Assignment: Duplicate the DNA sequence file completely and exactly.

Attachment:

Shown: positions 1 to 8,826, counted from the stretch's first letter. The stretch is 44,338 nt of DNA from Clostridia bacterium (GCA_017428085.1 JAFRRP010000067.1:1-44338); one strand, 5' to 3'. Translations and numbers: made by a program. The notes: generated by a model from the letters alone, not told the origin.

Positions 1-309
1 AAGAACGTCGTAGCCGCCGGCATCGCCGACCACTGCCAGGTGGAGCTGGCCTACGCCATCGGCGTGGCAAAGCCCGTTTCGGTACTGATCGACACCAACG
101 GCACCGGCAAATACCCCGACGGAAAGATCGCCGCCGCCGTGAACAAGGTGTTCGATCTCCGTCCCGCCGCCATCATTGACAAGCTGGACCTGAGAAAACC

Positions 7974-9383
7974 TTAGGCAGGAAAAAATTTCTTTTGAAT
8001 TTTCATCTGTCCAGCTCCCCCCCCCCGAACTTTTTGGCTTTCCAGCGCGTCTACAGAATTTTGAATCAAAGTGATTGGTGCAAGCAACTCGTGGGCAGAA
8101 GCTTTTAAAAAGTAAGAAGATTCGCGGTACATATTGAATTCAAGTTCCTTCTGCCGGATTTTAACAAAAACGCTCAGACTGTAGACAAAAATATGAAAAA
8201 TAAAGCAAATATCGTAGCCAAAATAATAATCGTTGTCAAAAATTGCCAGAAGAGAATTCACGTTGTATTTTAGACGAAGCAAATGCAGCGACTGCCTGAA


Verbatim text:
Shown: positions 1 to 8,826, counted from the stretch's first letter. The stretch is 44,338 nt of DNA from Clostridia bacterium (GCA_017428085.1 JAFRRP010000067.1:1-44338); one strand, 5' to 3'. Translations and numbers: made by a program. The notes: generated by a model from the letters alone, not told the origin.

Positions 1-309
1 AAGAACGTCGTAGCCGCCGGCATCGCCGACCACTGCCAGGTGGAGCTGGCCTACGCCATCGGCGTGGCAAAGCCCGTTTCGGTACTGATCGACACCAACG
101 GCACCGGCAAATACCCCGACGGAAAGATCGCCGCCGCCGTGAACAAGGTGTTCGATCTCCGTCCCGCCGCCATCATTGACAAGCTGGACCTGAGAAAACC

Positions 7974-9383
7974 TTAGGCAGGAAAAAATTTCTTTTGAAT
8001 TTTCATCTGTCCAGCTCCCCCCCCCCGAACTTTTTGGCTTTCCAGCGCGTCTACAGAATTTTGAATCAAAGTGATTGGTGCAAGCAACTCGTGGGCAGAA
8101 GCTTTTAAAAAGTAAGAAGATTCGCGGTACATATTGAATTCAAGTTCCTTCTGCCGGATTTTAACAAAAACGCTCAGACTGTAGACAAAAATATGAAAAA
8201 TAAAGCAAATATCGTAGCCAAAATAATAATCGTTGTCAAAAATTGCCAGAAGAGAATTCACGTTGTATTTTAGACGAAGCAAATGCAGCGACTGCCTGAA